LSE IDEAS is a centre for the study of international affairs, diplomacy and grand strategy at the London School of Economics. This blog features articles, resources, reviews and opinion pieces from academics associated with LSE IDEAS.
Wednesday, 3 November 2010
Anglo-French Union, Again?
An Anglo-French military treaty, due to be signed today, has been greeted with dismay in some quarters while indicating to others that the Anglo-American 'special relationship' may well be slipping away. Is this a turning point? I'm not sure. If it is, is it an unalloyed advance? Is Britain less likely to try and police the world, just behind the American behemoth, if the French are close to hand, whispering restraint in Britain's ear? Would an Ango-French military alliance have opposed the Iraq War or would it have forced France to support it (or would the matter have split apart such a union)? The historical precedents are there to consider: in June 1940, when France was on the verge of signing an armistice with Nazi Germany, Britain offered to France the prospect of an Anglo-French Union - one nation with a common currency, passports, and the like. But the French cabinet rejected it, much to PM Winston Churchill's relief (he hadn't been too keen in the first place), and the French headed to a kind of European union headed by Adolf Hitler, against which many Frenchmen and women fought valiantly, a valuable aid to Anglo-American efforts. Britain, of course, went on to forge an Anglo-American alliance that holds to this day.
In 1956, the-then French prime minister, Guy Mollet, proposed a union of France and Britain as they cunningly manoeuvered in the Suez 'crisis'. Egypt's President Nasser, you will recall, had had the temerity to take control of the Suez Canal, which was on his sovereign territory, much to the chagrin of Britain and France - who still entertained ideas about gunboat diplomacy to 'sort out' such people and put them in their place. Clearly, their ideas about de-colonisation did not fundamentally impoverish their imperial mentalities.
Prime Minister Anthony Eden, perhaps sensing that the Suez adventure was about to go awry, declined the French offer. He also wanted to ensure that Britain, whose ambitions remained global in scope, would not get too tied down in Europe. France, which was very keen to unify Europe as a way of controlling Germany, then signed the Treaty of Rome and, a decade or so later, withdrew from NATO's military command structure (which it re-entered only last year). France then blocked Britain's attempts to enter the European Community for almost twenty years, declaring the Anglo-Saxons to be bent on global domination, especially in the Vietnam War era, when said Anglo-Saxons were fighting a war in a former French colony.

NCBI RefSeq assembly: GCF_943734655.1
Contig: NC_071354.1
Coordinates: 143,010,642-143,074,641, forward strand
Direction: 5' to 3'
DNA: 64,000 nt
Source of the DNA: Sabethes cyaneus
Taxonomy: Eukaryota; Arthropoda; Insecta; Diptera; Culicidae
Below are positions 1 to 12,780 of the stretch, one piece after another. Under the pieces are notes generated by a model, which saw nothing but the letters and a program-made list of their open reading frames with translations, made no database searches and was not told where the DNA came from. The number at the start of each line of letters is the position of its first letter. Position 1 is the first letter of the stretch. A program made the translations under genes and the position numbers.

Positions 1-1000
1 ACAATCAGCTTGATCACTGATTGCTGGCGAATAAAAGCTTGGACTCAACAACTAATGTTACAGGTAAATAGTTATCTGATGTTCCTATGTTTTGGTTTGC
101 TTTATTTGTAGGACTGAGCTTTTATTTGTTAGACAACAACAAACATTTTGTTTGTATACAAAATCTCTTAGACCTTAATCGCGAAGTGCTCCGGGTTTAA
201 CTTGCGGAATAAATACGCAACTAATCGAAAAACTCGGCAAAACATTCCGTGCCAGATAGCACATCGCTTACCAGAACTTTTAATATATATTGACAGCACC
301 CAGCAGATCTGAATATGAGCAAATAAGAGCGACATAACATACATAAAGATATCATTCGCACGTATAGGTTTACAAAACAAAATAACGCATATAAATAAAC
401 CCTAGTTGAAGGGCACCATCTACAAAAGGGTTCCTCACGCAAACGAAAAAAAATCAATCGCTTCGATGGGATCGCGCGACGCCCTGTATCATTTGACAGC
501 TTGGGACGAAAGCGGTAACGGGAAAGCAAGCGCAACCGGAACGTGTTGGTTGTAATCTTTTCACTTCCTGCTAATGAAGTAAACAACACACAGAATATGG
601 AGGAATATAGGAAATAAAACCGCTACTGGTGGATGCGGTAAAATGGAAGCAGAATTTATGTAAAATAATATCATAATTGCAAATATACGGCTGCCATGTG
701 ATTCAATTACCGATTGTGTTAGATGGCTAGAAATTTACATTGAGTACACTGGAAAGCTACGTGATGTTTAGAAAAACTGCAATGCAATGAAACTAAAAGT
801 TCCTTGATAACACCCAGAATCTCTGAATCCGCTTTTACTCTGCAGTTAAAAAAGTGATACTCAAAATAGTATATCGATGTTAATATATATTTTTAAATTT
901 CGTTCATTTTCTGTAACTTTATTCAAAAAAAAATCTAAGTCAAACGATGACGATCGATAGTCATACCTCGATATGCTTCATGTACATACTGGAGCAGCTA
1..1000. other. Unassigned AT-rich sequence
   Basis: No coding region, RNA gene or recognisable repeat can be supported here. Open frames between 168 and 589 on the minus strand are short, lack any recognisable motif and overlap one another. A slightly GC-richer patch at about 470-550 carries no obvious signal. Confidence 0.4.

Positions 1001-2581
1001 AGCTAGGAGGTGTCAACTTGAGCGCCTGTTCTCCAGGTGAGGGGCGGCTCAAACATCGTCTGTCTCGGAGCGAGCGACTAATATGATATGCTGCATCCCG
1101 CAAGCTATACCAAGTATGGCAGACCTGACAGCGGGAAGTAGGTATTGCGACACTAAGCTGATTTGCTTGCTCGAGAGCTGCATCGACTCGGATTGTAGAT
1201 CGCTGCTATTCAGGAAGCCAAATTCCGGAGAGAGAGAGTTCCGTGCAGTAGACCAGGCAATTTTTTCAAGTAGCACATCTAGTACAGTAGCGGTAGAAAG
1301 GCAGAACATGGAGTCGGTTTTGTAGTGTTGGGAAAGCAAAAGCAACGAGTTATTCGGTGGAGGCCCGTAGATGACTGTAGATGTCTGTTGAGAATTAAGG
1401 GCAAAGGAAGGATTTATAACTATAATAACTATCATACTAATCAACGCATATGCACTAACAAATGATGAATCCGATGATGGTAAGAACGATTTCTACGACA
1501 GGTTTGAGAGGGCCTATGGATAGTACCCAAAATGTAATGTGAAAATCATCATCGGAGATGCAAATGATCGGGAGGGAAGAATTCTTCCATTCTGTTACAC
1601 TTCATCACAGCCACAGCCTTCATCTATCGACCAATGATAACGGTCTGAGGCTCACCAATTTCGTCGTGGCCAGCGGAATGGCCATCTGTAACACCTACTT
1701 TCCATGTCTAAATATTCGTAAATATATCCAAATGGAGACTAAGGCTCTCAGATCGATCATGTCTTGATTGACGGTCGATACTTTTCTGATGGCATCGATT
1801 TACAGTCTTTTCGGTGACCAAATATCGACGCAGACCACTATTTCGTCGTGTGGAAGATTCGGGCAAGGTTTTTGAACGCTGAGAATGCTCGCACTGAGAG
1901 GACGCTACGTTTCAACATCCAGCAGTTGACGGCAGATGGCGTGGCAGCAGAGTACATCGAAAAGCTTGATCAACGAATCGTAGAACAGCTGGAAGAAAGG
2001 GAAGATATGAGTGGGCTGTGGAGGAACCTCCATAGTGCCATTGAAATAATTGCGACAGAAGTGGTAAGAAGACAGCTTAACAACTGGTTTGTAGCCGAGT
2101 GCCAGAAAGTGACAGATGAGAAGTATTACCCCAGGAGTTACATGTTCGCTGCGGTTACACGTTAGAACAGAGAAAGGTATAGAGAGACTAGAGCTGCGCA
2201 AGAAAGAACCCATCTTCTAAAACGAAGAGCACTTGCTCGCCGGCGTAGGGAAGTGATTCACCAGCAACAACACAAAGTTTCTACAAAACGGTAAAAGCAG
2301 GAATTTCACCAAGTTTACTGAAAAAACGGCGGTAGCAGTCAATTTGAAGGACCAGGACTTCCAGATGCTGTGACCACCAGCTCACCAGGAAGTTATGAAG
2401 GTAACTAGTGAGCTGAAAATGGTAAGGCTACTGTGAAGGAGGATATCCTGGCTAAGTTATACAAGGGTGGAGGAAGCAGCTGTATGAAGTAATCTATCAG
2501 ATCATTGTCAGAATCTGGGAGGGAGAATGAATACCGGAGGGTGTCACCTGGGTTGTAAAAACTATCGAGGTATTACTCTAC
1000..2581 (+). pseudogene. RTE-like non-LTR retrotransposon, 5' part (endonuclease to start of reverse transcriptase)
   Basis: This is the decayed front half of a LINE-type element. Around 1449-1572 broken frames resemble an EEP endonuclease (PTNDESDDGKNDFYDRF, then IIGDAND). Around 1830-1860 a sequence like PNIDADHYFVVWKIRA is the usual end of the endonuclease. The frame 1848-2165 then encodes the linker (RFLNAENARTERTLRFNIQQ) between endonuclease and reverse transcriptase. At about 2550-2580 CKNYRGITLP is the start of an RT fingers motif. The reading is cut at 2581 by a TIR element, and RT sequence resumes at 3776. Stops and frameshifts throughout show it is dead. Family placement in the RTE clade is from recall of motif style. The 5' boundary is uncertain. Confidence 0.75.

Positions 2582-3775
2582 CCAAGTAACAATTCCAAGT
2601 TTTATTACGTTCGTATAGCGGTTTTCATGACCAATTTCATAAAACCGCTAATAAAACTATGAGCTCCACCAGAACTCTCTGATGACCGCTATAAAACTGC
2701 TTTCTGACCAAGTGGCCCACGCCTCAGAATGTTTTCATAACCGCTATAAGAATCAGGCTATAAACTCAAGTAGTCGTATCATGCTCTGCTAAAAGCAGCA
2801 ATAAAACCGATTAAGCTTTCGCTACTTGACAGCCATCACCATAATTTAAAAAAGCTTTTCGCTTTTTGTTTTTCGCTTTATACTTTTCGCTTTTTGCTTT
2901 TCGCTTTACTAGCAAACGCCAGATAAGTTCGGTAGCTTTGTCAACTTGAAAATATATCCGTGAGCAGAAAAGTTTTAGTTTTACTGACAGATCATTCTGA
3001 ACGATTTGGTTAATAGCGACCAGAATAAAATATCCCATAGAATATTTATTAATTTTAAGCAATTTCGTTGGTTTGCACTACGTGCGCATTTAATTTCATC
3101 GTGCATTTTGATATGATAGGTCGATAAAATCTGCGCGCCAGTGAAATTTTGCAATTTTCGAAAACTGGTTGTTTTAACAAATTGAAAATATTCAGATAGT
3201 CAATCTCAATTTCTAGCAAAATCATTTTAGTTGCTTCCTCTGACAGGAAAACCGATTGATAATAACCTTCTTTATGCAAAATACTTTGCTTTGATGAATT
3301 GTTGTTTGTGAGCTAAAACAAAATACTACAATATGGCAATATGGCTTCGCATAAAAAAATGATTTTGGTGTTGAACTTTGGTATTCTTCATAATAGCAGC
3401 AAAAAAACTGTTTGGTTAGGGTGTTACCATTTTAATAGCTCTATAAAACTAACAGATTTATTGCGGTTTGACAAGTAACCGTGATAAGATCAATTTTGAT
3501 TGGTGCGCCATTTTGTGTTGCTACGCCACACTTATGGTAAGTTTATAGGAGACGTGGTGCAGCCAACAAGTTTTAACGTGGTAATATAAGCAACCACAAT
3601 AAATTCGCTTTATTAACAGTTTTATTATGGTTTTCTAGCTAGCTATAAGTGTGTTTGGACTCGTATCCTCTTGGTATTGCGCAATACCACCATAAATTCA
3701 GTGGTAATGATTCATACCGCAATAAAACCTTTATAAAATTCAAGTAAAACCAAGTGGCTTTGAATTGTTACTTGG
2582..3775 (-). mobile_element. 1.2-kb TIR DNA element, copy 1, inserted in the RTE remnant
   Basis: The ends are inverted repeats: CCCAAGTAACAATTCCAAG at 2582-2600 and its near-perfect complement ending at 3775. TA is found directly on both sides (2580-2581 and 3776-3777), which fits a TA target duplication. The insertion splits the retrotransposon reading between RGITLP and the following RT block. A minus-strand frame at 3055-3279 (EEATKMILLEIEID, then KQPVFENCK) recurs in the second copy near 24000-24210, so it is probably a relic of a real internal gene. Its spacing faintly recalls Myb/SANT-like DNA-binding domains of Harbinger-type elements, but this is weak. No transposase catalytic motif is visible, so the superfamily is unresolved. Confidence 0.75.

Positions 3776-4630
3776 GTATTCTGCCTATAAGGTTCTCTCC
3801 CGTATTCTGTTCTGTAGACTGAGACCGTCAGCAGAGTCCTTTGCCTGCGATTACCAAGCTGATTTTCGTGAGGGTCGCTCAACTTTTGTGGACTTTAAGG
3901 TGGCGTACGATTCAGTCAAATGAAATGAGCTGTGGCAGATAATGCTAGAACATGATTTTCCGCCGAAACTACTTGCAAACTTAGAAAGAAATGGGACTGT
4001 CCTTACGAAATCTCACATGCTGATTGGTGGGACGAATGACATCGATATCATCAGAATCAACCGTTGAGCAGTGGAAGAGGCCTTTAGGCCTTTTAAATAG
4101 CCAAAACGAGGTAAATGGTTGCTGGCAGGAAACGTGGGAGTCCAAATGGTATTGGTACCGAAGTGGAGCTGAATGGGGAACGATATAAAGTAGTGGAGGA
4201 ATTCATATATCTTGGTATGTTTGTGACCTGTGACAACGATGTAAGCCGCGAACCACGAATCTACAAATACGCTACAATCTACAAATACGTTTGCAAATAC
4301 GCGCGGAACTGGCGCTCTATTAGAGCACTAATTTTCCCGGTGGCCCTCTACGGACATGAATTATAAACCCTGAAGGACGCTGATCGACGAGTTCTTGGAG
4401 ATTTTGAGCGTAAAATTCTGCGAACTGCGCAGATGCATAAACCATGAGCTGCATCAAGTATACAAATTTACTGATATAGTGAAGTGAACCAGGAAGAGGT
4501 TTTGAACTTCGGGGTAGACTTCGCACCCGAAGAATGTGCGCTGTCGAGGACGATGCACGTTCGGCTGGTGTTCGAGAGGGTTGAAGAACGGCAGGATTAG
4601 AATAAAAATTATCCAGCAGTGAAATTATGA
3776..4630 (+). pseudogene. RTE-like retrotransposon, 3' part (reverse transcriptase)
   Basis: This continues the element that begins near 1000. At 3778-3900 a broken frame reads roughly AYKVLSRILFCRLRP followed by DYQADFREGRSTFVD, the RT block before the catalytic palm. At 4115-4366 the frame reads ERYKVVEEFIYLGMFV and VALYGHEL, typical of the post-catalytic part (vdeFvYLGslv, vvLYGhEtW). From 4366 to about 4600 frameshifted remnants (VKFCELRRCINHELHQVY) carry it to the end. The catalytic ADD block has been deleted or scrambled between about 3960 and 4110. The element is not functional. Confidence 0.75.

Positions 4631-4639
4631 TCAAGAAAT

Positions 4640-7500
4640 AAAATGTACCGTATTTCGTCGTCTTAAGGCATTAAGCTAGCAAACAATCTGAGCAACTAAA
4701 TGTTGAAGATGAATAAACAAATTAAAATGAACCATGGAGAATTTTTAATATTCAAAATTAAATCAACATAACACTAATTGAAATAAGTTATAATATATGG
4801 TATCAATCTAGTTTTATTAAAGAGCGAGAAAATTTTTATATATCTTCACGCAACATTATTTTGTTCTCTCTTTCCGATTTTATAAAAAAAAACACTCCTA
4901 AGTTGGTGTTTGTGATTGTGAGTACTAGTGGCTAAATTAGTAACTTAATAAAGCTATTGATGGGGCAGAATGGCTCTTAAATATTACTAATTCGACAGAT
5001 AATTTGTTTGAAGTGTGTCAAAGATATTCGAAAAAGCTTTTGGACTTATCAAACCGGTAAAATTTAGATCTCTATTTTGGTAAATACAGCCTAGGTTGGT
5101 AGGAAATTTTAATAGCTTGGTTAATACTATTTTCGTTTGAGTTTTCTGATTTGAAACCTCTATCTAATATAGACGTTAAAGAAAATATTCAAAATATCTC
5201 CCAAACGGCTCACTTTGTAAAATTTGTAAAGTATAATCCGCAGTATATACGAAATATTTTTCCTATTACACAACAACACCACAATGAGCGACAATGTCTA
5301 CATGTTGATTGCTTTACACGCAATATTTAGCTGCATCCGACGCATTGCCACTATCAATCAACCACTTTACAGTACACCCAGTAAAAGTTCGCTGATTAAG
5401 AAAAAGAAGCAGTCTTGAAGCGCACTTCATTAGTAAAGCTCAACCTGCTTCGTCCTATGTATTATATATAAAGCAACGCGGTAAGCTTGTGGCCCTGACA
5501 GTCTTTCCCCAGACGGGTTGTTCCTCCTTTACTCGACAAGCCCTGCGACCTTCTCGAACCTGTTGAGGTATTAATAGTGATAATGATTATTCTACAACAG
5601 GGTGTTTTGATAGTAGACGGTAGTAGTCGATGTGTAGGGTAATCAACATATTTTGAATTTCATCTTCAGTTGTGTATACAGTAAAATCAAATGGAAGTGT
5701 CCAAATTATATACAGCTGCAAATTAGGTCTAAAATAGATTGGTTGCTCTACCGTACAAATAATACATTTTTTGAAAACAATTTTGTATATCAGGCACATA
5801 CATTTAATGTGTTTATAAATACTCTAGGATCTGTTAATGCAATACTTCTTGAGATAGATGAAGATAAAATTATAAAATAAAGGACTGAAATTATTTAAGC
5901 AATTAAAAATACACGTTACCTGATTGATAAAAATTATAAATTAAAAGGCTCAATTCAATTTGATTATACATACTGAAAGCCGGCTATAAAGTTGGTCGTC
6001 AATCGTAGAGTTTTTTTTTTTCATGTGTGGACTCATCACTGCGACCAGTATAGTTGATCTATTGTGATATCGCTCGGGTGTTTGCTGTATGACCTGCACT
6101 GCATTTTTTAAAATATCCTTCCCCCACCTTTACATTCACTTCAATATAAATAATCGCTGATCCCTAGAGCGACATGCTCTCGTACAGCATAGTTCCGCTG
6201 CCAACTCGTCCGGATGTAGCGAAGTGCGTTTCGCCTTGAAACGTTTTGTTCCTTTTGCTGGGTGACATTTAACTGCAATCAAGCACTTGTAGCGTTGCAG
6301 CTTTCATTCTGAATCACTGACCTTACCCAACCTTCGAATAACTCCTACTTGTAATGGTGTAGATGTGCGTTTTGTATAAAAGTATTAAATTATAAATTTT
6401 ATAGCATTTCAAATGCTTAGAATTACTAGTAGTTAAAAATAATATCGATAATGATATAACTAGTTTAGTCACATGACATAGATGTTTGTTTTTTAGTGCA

Is a post-Iraq War, post-Blair-Brown, Britain ready to embrace Europe, tame its global mentality, eschew further American adventures, and stop punching above its weight in world affairs? Will PM David Cameron, current leader of Churchill's party, sign the death warrant of British imperial mentalities?
The severe financial crisis, which is driving the current phase of national security policy suggests that this is no permanent retreat from imperial thinking, merely a practical, pragmatic response to a crisis.
American power continues to align with every cultural, imperial and ethno-racial instinct of Cameron's party, never mind the political influence of Tory Euro-sceptics. But times are hard. You have to 'make do' with what you can. Even within these parameters, however, there remains the notion of a certain degree of freedom within an Anglo-French alliance - room for manoeuvre, should a tempting offer from across the Atlantic come Britain's way. The other point is that the new treaty is being sold as an opportunity for joint Anglo-French military intervention in Africa, where they share 'common interests'.
Their forms might change, but imperial mentalities do not die easily.
Inderjeet Parmar is Professor of Government at the University of Manchester, Vice Chair of the British International Studies Association and an Associate of the LSE IDEAS Transatlantic Relations Programme. This post first appeared at his excellent US Blog